-W. Edwards Deming

Manufacturer 2: “We’re proudly certified to ISO 9001:2015.”

Manufacturer 2 is better prepared than the first because ISO 9001:2015 is an international set of quality manangement standards. An organization certified to this standard has passed an audit to verify they are following best practices and are credible.

ISO 9001:2015 developed from seven principles: customer focus, leadership, engagement of people, process approach, improvement, evidence-based decision making, and relationship management. This is an excellent framework for a manufacturer to improve quality but it doesn’t show to what degree a manufacturer produces quality. With over one million companies around the world certified to ISO 9001:2015, is it correct to say they all produce similar levels of quality products? No.

Just being certified does not mean you can win over a prospective customer. In some industries, most if not all manufacturers have achieved certification so it’s not really an advantage. Additionally, it is essentially a pass/fail certification. You are either ISO certified or not. It is a little bit like a medical school joke.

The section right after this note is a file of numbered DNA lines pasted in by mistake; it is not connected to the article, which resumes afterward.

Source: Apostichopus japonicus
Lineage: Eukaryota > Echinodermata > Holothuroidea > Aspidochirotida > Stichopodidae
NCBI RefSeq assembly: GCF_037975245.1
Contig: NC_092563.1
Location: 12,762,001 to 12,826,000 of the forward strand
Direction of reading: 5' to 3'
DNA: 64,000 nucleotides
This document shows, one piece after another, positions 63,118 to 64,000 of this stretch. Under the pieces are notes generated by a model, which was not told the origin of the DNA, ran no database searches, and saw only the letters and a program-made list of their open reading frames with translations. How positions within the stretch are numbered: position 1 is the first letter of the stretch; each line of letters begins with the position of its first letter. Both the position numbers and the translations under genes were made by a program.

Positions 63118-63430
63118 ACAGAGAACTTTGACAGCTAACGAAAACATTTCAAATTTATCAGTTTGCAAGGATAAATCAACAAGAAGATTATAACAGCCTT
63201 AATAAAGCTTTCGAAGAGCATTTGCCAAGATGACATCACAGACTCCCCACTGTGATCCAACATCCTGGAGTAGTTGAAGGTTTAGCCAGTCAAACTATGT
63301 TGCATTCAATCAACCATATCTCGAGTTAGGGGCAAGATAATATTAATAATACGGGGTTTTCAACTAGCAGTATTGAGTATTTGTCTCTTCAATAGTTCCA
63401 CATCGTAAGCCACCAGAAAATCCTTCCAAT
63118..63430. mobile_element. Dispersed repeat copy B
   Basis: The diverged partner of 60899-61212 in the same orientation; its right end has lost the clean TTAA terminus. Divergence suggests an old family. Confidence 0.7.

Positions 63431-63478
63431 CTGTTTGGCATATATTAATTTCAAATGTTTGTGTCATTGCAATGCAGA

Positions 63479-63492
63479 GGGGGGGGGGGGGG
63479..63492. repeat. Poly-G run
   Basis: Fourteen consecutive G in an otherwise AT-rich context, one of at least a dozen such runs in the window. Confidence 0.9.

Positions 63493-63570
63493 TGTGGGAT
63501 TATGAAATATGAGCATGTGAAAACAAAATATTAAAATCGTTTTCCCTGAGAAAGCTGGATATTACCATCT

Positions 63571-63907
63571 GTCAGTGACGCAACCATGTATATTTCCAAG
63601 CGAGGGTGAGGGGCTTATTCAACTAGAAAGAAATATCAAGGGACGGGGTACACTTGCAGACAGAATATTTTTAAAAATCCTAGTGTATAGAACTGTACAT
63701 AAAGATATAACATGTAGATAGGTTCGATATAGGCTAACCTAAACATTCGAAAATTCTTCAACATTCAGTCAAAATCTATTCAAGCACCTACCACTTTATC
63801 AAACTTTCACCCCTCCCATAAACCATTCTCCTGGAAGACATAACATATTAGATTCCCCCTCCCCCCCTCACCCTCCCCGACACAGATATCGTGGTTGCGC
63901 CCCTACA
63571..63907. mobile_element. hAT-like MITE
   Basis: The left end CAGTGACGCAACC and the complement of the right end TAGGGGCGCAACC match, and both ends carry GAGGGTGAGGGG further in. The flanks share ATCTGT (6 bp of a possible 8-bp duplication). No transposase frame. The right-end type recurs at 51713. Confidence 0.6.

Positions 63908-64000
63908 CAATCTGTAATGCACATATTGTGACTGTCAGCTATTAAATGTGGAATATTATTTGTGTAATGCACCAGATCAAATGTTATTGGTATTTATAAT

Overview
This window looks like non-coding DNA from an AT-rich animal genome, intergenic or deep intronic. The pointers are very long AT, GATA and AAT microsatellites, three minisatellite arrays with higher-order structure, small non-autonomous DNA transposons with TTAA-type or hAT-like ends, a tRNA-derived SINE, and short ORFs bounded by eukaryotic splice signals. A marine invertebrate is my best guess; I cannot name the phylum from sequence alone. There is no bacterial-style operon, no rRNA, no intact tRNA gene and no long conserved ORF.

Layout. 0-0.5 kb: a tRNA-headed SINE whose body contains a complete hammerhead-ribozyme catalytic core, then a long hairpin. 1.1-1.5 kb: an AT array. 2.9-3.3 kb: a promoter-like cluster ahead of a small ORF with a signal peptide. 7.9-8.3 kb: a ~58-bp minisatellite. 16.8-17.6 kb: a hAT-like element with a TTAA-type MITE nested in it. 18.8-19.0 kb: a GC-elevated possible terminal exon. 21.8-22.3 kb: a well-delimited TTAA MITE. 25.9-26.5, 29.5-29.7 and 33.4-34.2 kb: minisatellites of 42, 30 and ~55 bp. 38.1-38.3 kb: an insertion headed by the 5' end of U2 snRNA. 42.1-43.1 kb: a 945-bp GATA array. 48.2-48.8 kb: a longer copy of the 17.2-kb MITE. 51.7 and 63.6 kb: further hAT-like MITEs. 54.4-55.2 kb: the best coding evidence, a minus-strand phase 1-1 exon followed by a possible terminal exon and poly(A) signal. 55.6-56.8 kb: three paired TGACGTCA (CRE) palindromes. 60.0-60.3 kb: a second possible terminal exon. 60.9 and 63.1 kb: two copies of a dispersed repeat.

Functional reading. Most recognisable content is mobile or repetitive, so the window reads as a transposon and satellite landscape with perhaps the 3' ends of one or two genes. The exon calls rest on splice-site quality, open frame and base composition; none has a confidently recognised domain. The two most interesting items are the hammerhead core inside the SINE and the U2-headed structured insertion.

Q: What do you call a medical student that graduated at the bottom of the class?
A: Doctor

How do you choose between doctors with the same certification?  You use data. Let’s say you’re getting a complicated procedure, like open heart surgery. All things equal, knowing each doctor’s success and failure rates will help you make a better decision about which doctor to choose. Just knowing a doctor is certified isn’t enough.

Manufacturer 3: “We recently manufactured a product very similar to your design. We produced 99.99% of the finished product within tolerance and the largest distribution of quality was centered at the designed optimum. If you’d like to see the data, I’d be happy to pull it up for you right now.”

Manufacturer 3 came to play. Hard numbers that give information about how good they are at producing products to specifications goes beyond certification and gives the customer information on the degree to which you are able to produce quality products. This is an important piece of information for your prospective customer. It gives them the best possible information to make a decision. It is more important to them than anything else.

A Baseball Analogy

Your favorite team is in a bases loaded, bottom of the ninth situation. A hit wins the game. All other things being equal, which player would you rather see coming up to the plate:

  • your next door neighbor’s kid who says he can hit really well in the clutch
  • former Major League player Mario Mendoza
  • former Major League player and career batting average record holder Ty Cobb

Your next door neighbor’s kid is not the obvious choice here. He may have moxie, but he’s not a Major League player.

Mario Mendoza was a Major League player who had a career average of .215 (for the non-fans, out of every 1000 at bats, he got a hit 215 times). We know the degree to which he excels at hitting.